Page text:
Concerto for Percussion (Ogino)
B-flat Soprano Clarinet I-II-III
B-flat Bass Clarinet
E-flat Alto Saxophone I-II
B-flat Tenor Saxophone
E-flat Baritone Saxophone
B-flat Trumpet I-II-III
Horn in F I-II
- Bass Drum
Solo Percussion (except for siren whistle, all instruments and pitches are up to the soloist to choose for each performance):
- Floor Drum, deep (or small Bass Drum)
- Iron instrument (any loud iron such as cowbell)
- large China Cymbal (or small gong)
- Siren Whistle
- Skinned drums (choice is up to the situation)
- Spring Coil (any delicate metal such as large triangle)
- Trashy Splash Cymbal
- Wood Block, low
None discovered thus far.
A couple years ago, my friend Mutsuhito Ogino mentioned casually that he felt like writing me a percussion concerto. "That would be great," I responded, "but I cannot guarantee a performance." "Well, don't worry," he told me over Skype from Osaka, Japan. "If you don't like it, I have not done my job and you don't have to play it." About six months later I received a piece with which I immediately fell in love.
The use of percussion as a solo instrument is still rather young in the concerto tradition. Though the first percussion concerto was composed by the French composer Darius Milhaud in 1930, subsequent percussion concerti didn't arrive until much later in the 20th century. Since then, the tendency (when any are written at all) is to expand the arsenal of percussion instruments to such puzzling extremes that everything but the proverbial kitchen sink may be thrown in, making for very long and often very overwrought pieces of music.
Mutsuhito approached the task differently. Like Milhaud, he economized on the use of percussion instruments, and kept the duration of the concerto to around ten minutes. The instrumentation for the soloist is designated as only "skins", "metals", or "wood", and it is up to the performer to choose the sounds he or she desires. The driving force of the music is, appropriately, rhythmic, not melodic (although the soloist does share a dialogue with a solo bassoon at one point). And while there is a written cadenza, the soloist is encouraged to use it only as a guide from which to improvise. This, of course, I take full advantage of.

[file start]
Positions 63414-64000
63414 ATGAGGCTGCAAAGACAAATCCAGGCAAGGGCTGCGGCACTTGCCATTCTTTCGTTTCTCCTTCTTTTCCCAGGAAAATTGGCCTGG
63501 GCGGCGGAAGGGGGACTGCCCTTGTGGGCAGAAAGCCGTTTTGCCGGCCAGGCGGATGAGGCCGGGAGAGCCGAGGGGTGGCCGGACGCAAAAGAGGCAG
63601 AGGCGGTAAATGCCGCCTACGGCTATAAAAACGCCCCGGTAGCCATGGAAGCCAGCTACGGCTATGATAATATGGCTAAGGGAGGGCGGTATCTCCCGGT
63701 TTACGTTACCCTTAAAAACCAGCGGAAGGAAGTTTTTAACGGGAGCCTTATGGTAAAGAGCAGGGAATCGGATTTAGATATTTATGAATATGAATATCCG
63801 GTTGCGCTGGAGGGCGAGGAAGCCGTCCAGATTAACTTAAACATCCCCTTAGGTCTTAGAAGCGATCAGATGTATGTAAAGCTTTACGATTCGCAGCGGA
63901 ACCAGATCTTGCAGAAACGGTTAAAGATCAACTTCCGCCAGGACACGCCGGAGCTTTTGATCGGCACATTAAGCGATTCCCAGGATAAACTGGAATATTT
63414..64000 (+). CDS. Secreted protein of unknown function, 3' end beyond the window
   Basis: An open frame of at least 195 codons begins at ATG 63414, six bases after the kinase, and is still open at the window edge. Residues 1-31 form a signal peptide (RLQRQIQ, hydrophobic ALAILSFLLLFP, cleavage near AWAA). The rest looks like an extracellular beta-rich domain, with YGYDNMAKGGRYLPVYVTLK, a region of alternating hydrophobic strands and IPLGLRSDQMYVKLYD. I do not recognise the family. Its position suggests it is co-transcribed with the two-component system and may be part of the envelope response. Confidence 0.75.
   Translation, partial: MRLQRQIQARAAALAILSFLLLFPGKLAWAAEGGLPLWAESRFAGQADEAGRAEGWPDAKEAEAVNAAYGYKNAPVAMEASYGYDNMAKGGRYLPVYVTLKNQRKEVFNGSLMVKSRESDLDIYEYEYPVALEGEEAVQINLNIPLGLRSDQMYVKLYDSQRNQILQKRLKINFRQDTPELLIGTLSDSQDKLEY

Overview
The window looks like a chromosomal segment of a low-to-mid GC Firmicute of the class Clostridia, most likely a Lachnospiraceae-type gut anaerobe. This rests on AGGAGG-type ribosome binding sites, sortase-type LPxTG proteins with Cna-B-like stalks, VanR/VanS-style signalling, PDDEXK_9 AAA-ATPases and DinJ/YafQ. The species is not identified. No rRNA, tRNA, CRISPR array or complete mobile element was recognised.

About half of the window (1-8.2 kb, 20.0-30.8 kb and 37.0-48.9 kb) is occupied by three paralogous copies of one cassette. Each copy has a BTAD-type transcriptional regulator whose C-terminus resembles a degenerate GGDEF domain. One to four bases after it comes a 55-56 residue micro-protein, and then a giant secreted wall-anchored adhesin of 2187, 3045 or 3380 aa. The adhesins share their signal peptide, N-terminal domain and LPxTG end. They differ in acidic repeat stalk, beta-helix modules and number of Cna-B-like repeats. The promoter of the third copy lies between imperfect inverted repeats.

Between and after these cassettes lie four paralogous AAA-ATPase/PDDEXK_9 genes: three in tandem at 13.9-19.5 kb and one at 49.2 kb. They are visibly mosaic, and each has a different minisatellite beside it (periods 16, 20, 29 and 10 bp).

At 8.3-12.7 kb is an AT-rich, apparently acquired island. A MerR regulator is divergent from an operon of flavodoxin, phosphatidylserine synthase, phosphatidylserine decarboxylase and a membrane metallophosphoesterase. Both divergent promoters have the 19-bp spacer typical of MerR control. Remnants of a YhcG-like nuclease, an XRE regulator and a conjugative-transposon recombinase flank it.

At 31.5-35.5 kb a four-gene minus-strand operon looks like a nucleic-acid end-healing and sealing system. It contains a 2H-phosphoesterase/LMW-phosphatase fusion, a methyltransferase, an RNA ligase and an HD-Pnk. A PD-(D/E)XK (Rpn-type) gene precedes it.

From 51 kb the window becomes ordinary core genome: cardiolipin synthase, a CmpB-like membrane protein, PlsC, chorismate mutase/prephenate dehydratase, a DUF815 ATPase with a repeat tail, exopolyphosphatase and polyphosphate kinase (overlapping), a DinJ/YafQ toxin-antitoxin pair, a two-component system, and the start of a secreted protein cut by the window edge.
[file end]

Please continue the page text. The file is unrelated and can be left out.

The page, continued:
The Ogino concerto has more in common spiritually and artistically with Milhaud's 1930 concerto than with any modern concerto. The energy and drive of the piece is undeniable, and the musicality is felt in every stage as the piece evolves. I think it is a modern masterpiece and am very proud that it is dedicated to me.
- Program Note by John Astaire
- Audio: Reference recording. California Polytechnic State University, San Luis Obispo, Wind Ensemble (Christopher Woodruff, conductor; John Astaire, percussion) - 2018
None discovered thus far.
To submit a performance please join The Wind Repertory Project
- California Polytechnic State University (San Luis Obispo) Wind Ensemble (Christopher J. Woodruff, conductor;John Astaire, percussion) – 17 March 2022 (CBDNA 2022 Western/Northwestern Conference, Tacoma, Wash.)
- California Polytechnic State University, San Luis Obispo, Wind Ensemble (Christopher J. Woodruff, conductor; John Astaire, percussion) – 26 February 2022
- San Luis Obispo (Calif.) Wind Orchestra (Jennifer Martin, conductor; John Astaire, percussion) – 23 March 2019
- California Polytechnic State University, San Luis Obispo, Wind Ensemble (Christopher J. Woodruff, conductor; John Astaire, percussion) – 3 March 2018 *Premiere Performance*
Works for Winds by This Composer
- Concerto for Percussion (2018)
- California Polytechnic State University, San Luis Obispo, Wind Ensemble, concert program, 3 March 2018
- Mutsuhito Ogino, personal correspondence, March 2018